Ingrown toenails don’t exactly sound like a life-threatening emergency. Sure they’re painful, but they’re not often front of mind for many people. Yet, here at Step Lively Foot and Ankle Centers, we often think “if only they would have come in sooner, this ingrown toenail wouldn’t be as bad off as it is today!” It is often helpful to know when the appropriate time to seek professional help is.
What is an ingrown toenail?
An ingrown toenail is when the edge of your toenail – typically on your big toe – grows into the skin of your nail bed. As it continues to grow, it will push itself further into the toe causing a great deal of pain, especially when walking or standing. The site is often red, swollen, and irritated. If it progresses, it can cause a black bruise at the edge of the nail near the site of the puncture. If left untreated, it could even become infected.
What causes ingrown toenails?
Ingrown toenails are most commonly caused by improper foot care. Cutting your toenails too short or rounding the corners of the nails increases the likelihood of an ingrown nail. They can also be brought about by wearing shoes that are too small. Athletes, nurses, teachers, and anyone else who is consistently on their feet are at a higher risk for ingrown toenails as well.
Can’t I just treat it at home?
Sometimes you can treat an ingrown toenail at home, but only in its earliest stages. We still recommend calling your podiatrist to have it looked at. Here are some home remedies you can try while you wait for your appointment:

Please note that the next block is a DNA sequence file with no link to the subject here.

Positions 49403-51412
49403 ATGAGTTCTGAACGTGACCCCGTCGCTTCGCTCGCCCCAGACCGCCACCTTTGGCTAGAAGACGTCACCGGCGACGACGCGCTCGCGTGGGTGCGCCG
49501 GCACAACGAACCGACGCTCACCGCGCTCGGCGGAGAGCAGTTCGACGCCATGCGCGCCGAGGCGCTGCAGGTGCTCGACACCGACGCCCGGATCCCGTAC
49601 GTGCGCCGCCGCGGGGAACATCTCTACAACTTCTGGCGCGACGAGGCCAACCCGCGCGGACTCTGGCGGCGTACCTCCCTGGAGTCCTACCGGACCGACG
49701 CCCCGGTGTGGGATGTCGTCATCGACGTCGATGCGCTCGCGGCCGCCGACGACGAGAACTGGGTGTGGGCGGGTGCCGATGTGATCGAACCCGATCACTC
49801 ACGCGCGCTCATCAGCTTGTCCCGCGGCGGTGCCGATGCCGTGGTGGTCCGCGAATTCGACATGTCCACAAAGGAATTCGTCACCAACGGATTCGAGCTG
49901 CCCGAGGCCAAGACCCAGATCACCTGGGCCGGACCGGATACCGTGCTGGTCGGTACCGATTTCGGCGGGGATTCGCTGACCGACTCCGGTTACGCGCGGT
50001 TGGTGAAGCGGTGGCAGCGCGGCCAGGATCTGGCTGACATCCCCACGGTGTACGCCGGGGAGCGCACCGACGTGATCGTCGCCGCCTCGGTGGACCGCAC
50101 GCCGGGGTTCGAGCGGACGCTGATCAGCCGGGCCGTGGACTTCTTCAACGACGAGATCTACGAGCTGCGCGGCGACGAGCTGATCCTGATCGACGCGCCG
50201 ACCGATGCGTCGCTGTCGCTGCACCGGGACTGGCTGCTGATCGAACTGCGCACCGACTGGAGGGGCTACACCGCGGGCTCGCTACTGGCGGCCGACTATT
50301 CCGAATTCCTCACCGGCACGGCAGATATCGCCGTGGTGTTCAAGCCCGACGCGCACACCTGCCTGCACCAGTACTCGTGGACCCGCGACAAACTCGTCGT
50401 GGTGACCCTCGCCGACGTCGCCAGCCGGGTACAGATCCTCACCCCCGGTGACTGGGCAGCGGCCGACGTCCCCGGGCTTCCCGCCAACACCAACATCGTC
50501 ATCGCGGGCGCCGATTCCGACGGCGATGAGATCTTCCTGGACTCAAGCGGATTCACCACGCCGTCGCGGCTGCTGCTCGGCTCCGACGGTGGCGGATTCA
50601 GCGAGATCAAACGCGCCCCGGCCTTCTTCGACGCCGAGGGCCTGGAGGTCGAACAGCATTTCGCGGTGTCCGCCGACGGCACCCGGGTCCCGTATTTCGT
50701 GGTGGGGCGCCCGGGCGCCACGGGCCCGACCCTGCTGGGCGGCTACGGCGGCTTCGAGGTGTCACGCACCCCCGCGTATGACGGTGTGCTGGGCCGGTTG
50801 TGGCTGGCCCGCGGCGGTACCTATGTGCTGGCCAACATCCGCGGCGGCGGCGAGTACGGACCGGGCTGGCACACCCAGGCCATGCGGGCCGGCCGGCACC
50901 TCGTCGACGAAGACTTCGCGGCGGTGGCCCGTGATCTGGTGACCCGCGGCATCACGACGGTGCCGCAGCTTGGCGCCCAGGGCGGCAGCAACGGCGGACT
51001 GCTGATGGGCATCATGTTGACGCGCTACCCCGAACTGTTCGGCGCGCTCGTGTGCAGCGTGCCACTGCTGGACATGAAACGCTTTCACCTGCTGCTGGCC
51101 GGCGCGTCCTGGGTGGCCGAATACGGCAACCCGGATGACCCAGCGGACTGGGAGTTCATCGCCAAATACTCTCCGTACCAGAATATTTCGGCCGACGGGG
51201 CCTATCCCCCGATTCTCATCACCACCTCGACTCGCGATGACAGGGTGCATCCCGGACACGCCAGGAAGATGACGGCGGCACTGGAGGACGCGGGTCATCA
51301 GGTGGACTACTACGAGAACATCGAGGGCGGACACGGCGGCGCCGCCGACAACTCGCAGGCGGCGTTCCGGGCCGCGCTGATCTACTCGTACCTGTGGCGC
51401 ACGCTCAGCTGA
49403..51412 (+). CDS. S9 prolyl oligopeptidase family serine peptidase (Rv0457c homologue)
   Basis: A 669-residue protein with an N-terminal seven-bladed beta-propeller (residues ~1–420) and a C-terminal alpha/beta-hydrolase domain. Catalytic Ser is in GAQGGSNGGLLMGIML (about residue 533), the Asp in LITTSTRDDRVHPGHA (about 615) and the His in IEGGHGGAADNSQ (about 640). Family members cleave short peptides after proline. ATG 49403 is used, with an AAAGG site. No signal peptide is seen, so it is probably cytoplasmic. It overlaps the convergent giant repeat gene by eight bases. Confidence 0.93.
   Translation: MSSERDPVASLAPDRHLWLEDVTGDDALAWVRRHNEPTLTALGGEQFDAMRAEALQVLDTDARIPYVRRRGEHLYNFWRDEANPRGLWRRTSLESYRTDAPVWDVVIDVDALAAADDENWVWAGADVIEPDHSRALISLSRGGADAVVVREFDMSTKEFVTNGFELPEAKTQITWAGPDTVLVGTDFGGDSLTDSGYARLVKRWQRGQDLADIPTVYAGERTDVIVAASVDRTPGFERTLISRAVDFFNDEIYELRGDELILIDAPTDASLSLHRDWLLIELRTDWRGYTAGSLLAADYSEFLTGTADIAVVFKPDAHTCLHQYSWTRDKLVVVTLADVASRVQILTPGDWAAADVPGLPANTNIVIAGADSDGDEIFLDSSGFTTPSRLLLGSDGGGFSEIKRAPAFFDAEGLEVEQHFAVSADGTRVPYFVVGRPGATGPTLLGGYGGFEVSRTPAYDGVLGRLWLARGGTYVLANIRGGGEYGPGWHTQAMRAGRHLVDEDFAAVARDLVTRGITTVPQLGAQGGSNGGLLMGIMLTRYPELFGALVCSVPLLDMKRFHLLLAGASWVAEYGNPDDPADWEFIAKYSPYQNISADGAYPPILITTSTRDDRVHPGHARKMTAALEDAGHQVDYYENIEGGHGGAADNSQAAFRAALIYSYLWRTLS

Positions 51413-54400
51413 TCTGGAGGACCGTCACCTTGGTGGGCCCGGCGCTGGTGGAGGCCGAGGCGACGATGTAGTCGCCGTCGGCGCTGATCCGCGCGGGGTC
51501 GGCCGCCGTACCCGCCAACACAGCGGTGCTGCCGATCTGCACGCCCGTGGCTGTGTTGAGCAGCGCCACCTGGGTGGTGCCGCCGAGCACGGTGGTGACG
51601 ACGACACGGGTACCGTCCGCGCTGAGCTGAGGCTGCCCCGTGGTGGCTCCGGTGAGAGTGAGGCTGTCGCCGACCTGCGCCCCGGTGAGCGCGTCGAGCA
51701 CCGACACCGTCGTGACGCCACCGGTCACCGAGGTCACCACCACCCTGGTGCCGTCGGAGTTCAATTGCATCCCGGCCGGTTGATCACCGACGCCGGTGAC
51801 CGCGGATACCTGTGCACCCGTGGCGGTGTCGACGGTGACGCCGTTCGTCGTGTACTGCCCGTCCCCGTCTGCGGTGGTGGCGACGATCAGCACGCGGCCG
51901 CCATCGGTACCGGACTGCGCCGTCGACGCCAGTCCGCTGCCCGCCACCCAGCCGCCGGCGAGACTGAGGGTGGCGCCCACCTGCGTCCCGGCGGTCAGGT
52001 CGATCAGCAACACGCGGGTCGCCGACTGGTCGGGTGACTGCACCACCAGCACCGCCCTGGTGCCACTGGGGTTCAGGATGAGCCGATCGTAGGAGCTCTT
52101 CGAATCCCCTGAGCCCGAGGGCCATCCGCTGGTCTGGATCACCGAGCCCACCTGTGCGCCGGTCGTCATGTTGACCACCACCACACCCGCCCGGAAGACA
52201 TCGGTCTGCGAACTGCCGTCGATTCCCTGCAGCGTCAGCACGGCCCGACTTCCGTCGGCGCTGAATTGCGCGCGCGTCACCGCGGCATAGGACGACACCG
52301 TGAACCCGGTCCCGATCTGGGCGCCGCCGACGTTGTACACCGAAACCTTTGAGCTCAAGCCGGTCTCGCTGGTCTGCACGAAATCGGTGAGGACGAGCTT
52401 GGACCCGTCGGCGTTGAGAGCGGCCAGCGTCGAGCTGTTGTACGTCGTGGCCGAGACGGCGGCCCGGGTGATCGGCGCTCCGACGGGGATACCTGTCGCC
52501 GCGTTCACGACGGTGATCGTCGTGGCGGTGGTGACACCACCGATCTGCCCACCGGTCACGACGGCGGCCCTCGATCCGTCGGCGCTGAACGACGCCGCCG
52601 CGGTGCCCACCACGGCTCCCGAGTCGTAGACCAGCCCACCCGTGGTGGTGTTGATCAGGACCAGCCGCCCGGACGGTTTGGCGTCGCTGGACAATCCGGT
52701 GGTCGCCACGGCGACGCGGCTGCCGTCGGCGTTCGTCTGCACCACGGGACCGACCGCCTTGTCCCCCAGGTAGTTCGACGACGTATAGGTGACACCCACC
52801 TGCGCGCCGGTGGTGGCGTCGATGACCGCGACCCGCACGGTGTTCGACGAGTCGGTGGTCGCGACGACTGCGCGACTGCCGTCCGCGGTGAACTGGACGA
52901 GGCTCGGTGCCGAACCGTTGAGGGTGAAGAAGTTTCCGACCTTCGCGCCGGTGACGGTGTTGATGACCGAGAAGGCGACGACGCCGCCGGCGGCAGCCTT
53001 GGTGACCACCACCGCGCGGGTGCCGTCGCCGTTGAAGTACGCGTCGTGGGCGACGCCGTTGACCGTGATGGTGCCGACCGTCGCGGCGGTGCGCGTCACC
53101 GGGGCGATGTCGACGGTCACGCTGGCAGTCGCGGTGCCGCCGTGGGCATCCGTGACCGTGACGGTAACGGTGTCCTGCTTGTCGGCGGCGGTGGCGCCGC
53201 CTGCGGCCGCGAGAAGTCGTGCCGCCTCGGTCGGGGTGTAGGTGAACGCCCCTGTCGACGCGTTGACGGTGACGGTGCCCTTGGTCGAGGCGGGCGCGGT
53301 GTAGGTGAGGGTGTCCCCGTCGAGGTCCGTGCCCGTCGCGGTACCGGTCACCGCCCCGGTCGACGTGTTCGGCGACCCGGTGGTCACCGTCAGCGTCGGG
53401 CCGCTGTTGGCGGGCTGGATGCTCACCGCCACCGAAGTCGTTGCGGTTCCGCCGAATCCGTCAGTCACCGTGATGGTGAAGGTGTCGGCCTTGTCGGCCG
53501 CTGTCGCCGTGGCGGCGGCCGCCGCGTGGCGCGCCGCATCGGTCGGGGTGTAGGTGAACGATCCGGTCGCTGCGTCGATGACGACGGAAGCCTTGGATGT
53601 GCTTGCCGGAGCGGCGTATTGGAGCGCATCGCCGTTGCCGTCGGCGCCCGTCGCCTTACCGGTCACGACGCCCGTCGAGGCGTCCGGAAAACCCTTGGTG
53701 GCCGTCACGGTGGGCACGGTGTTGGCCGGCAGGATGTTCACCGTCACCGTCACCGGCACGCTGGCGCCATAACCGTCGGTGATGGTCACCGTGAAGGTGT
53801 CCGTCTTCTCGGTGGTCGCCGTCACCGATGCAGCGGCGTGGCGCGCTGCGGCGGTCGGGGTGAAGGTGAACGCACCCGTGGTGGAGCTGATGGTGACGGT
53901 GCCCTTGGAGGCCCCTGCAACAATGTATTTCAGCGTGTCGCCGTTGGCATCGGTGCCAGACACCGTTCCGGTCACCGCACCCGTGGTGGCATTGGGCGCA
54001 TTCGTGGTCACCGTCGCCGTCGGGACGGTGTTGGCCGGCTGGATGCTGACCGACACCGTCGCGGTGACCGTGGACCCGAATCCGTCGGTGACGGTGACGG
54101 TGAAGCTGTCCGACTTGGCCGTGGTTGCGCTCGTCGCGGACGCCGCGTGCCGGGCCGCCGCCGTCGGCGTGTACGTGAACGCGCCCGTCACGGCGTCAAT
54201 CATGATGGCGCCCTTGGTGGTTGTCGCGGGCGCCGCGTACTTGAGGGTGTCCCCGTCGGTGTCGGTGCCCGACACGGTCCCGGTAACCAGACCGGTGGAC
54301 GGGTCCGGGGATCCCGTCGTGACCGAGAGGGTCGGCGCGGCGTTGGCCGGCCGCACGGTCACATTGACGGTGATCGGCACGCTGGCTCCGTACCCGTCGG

- Soak your feet in warm water and Epsom salts for 10 minutes each day. This will soften your nail.
- Apply an antibiotic ointment around the affected area to reduce swelling.
If the nail has embedded itself into your toe, never attempt to cut it. It will be impossible to reach the right part of the nail and you could cause a deeper wound, making matters worse. Book an appointment with your podiatrist to remove the nail.
When should I seek medical attention for my ingrown toenail?
- If there is any sign of infection, then your situation is long past the point of being able to be cured by over-the-counter medications or home remedies.
- If you’ve tried a home remedy and it didn’t help or the pain got worse, please see a foot doctor.
- If you have diabetes, circulation issues, or peripheral nerve damage, it is increasingly important to see your podiatrist to prevent a hard-to-treat infection.
What will the doctor do to treat my ingrown toenail?
If there is an infection present, our doctors will likely prescribe antibiotics to treat it. If the nail is very deep in the toe, surgery may be necessary, during which the sides or entirety of the affected nail are removed. Our team of skilled podiatrists will ensure that through treatment, your toes will feel better! Need to schedule an appointment? Contact any of our offices in Gahanna, Columbus, Dublin, and Pickerington, OH!